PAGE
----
This article was published in the New Haven Register on July 31, 2020.
If you own a small business or a professional practice — medical, dental, law, accounting,engineering — you should know about an alternative to 401(k) plans that can turbochargeyour retirement savings and ease your tax burden as well.
Cash balance pension plans offer much higher contribution limits than do 401(k) plans.These plans — which date back to 1985 and were codified by the Pension Protection Act of2006 — contain elements of both a defined contribution plan (401(k) plan) and a definedbenefit plan (traditional pensions). Many employers offer both a cash balance plan and a401(k) plan.
With a cash balance plan, the employer contributes a pay credit per employee (usuallybetween 5 percent and 8 percent of salary) and an additional interest credit at a fixed orvariable rate. The employee does not contribute any funds. The pretax money is pooled intoa trust account and invested as a whole.
Owners and employees are guaranteed a certain amount at retirement, regardless of theactual performance of the underlying investments. If the investment returns fall short ofthe promised final pension total, the employer bears the loss.
The plan managers calculate annual benefits, and ultimately total retirement benefits, foreach owner and employee based on a formula that includes wages, the pay credit rate,account balances and the interest credit rate. So high-earning owners are guaranteedhigher retirement sums than are rank-and-file employees, since, say, 8 percent of theirearnings is higher than 8 percent of an employee’s earnings. Federal regulations are inplace to protect the interests of employees in administering these plans.
Unlike a 401(k) plan, cash balance plans must offer employees the option to take either alump sum or annual annuity payments.Business owners note: A cash balance plan is more costly than a 401(k) plan due to setupfees and annual administration costs that include the requirement that an actuary mustcertify every year that the accounts are adequately funded.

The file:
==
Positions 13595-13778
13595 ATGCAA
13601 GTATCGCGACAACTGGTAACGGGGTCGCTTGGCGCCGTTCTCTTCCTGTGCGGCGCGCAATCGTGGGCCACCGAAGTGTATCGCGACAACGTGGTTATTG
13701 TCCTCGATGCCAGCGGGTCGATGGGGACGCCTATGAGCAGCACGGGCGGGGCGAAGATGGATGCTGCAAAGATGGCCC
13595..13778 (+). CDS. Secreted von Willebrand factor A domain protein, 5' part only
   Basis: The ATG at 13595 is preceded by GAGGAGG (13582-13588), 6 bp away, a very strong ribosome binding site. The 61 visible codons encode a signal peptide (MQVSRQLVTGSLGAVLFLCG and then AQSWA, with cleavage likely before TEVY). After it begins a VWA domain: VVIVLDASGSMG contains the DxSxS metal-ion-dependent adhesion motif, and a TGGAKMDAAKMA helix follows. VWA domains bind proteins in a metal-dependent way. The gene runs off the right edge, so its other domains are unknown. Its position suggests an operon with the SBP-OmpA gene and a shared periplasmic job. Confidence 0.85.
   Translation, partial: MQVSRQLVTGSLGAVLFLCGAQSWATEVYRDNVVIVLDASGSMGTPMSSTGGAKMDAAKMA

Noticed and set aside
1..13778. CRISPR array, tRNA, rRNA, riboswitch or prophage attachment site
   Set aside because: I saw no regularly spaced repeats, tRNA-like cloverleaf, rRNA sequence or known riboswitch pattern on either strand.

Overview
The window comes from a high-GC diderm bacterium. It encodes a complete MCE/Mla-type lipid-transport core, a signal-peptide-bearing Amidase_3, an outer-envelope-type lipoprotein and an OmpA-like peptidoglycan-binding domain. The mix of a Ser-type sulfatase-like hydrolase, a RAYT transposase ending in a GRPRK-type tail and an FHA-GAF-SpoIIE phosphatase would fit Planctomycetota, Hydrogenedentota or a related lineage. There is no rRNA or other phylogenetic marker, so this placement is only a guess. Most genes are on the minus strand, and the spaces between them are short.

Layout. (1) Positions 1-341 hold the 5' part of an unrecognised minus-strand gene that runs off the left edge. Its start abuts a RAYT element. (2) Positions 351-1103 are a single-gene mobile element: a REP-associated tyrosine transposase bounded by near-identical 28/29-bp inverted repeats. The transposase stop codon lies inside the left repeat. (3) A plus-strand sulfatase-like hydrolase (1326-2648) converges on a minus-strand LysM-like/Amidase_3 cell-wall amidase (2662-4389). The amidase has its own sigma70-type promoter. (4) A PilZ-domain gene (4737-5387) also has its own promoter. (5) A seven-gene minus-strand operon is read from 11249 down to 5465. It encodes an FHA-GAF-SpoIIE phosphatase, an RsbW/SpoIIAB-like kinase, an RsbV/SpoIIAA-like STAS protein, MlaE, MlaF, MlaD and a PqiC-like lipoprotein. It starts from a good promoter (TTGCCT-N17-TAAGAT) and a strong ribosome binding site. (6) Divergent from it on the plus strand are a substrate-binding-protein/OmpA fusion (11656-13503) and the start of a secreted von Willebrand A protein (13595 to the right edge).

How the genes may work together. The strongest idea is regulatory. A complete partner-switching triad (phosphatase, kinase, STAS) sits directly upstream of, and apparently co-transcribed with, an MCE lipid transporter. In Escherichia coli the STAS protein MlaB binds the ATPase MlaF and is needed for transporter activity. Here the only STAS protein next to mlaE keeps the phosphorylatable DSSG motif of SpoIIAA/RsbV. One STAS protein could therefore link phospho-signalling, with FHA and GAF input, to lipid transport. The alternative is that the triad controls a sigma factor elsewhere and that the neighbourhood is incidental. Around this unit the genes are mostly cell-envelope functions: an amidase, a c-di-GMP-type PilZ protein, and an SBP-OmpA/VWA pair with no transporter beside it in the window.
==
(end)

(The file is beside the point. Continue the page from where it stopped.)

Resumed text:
Despite the higher costs, many professionals and business owners have converted to cashbalance plans. One reason is because pay credits are allowed to reach far higher annuallimits than are traditional 401(k) contributions, reaching $200,000 a year and up in pretaxcontributions for those 60 and older. That compares with a 2020 limit of $63,500 on401(k) plan contributions by participants 50 and over.
The ability to contribute more money (in the form of employer-paid pay credits, not directemployee contributions) not only boosts investment returns but also shields more incomefrom taxes because these are pretax earnings. With either type of retirement fund the ideais to pay taxes at a far lower tax rate when you begin to withdraw the funds after you retire.Since you can contribute far more under a cash balance plan, you save more in taxes overthe long run.
If you’re an older business owner or a professional, seek out a financial planner to run thenumbers and help you determine whether a cash balance plan might help you improveyour retirement planning and tax planning picture. Your financial adviser will alsoconsider whether setting up both a cash balance plan and a 401(k) plan would be your bestoption.
Eric Tashlein is a Certified Financial Planner professional and founding Principal ofConnecticut Capital Management Group, LLC, 2 Schooner Lane, Suite 1-12, in Milford.He can be reached at 203-877-1520 or through www.connecticutcapital.com. This is forinformational purposes only and should not be construed as personalized investmentadvice or legal/tax advice. Please consult your advisor/attorney/tax advisor. InvestmentAdvisor Representative, Connecticut Capital Management Group, LLC, a RegisteredInvestment Advisor. Connecticut Capital Management Group, LLC and ConnecticutBenefits Group, LLC are not affiliated.